Writers' Rooms Might Finally Diversify, Thanks To New York State Tax Credit

NEW YORK, NY - OCTOBER 09: (L-R) Michelle Wolf, John Lutz and Amber Ruffin attend an Special Advanced Screening Of Key & Peele on October 9, 2014 in New York City. (Photo by Jamie McCarthy/Getty Images for Entertainment Weekly)
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New York-based writers' rooms might score a victory when the New York state budget passes on April 1st. Why? Because two bills are being lobbied in the New York State senate by the Writers Guild of America East to subsidize the existence of writers' rooms. That's right — there is currently no budget for writers' rooms to even exist. There is a film tax credit in effect in New York state, but it's meager, and does not currently cover any writer's salary. The bills would require shows to hire people of color. The technical details: 

The bill amends the state's film tax credit program, which offers $420 million a year to cover mostly technical and crew production costs, like props, makeup, wardrobe, lighting and post-production. Under the proposed law, the credits would also reimburse writers' fees and salaries, up to $50,000 per project for qualified writers.

So what does this mean? For one, that New York writers' rooms will finally begin to look a little more like the actual demographics of New York City. The purpose of `the tax credit would be to create more jobs for writers, and that means more diverse writers. It's no secret that writers' rooms in NY are unabashedly white; Saturday Night Live finally hired two black, female writers this February, but it took years of criticism for the long-running variety show to get its act together in being more representative. And when adorable Seth Meyers took over Jimmy Fallon's vacant seat on Late Night, he hired Amber Ruffin as a writer, and she became the FIRST black woman EVER to write for a late-night primetime show.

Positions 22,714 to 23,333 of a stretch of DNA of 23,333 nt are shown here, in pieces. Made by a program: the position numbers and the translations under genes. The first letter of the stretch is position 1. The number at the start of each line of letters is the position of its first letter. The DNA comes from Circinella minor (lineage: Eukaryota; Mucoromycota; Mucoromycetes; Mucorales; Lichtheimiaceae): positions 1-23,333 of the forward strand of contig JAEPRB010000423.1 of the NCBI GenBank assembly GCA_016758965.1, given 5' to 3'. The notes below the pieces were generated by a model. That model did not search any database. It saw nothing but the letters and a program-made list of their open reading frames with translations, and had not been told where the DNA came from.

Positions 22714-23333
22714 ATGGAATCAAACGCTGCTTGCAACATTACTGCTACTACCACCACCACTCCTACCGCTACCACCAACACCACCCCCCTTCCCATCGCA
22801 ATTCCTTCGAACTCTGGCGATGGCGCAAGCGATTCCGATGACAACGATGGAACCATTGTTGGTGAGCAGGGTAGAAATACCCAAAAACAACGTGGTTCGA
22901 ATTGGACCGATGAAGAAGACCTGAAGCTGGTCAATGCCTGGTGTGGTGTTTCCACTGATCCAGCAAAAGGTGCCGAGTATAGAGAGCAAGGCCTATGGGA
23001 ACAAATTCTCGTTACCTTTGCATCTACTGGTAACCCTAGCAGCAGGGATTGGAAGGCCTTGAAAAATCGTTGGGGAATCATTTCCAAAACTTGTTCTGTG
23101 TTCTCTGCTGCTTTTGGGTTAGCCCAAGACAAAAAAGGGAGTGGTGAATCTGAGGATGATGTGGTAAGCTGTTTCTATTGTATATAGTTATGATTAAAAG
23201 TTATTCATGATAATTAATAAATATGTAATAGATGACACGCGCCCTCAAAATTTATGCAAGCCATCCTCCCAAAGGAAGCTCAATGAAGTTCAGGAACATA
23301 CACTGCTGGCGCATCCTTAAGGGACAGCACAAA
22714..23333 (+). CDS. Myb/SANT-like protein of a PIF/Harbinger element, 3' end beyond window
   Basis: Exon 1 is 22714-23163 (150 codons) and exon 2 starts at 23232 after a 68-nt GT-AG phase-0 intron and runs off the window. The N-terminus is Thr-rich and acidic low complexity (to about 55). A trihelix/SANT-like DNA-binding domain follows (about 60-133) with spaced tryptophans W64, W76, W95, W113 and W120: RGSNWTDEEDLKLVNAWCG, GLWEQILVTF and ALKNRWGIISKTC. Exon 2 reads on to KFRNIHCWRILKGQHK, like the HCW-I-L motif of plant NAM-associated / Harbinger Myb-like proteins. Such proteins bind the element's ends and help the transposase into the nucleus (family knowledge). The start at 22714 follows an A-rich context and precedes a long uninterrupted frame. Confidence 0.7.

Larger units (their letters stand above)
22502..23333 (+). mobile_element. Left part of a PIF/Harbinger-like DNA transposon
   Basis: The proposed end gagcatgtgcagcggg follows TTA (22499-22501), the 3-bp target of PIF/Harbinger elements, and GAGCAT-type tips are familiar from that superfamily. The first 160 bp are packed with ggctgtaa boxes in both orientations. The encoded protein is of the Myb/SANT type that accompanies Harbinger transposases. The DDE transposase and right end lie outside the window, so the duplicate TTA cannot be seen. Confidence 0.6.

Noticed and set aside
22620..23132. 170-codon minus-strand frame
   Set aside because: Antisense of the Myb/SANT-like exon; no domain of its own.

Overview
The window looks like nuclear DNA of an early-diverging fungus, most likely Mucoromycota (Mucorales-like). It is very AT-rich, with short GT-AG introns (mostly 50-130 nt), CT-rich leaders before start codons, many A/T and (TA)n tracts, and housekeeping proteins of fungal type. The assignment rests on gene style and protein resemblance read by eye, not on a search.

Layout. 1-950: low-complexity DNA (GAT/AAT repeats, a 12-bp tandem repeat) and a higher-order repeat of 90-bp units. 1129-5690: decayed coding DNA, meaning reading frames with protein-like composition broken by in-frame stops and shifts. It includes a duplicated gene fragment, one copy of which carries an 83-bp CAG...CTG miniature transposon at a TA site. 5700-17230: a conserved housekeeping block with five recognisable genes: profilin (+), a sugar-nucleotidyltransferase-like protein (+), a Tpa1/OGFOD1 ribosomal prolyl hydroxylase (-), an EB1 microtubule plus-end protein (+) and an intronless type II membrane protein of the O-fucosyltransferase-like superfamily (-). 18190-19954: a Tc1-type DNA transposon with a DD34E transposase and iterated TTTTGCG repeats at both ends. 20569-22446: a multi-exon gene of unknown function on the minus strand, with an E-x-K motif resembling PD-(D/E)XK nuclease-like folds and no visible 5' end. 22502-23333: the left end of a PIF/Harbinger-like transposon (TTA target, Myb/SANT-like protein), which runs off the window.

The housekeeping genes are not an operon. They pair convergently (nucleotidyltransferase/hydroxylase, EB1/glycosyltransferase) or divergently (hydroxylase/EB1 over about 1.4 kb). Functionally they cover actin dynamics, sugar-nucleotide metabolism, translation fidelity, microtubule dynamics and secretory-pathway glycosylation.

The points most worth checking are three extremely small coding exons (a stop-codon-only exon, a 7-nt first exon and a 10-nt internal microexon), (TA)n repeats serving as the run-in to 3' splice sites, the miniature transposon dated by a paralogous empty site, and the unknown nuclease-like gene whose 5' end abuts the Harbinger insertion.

It's disappointing, though, that three women in the scope of all of New York's writers' rooms are counted as a victory. This new tax credit could definitely give opportunity to New York shows to hire more diverse voices. Though conservatives, of course, are critical of a tax credit to subsidize the arts, it's crucial in New York for the state budget to account for cultural institutions. So much of New York identity comes through on late-night and variety TV programs; that's why it was so exhausting for so long that SNL's writers' room was not at all representative of the people of its city.

More diverse voices in writers' rooms would mean more diverse stories being told on TV. It's a responsibility of New York state to pass these bills, because the city can't continue to purport to be a helm of culture and diversity if it doesn't share those stories on TV. As writer Lisa Takeuchi Cullen noted of the new bills, 

"I think people like me have stories to tell... and I think we sound a little different and we have life experiences that are different from many of the writers who are working in Los Angeles today." Writers who know New York well will definitely depict the city as a setting more authentically than anyone else, she said.

Hopefully this means more shows like Broad City. 



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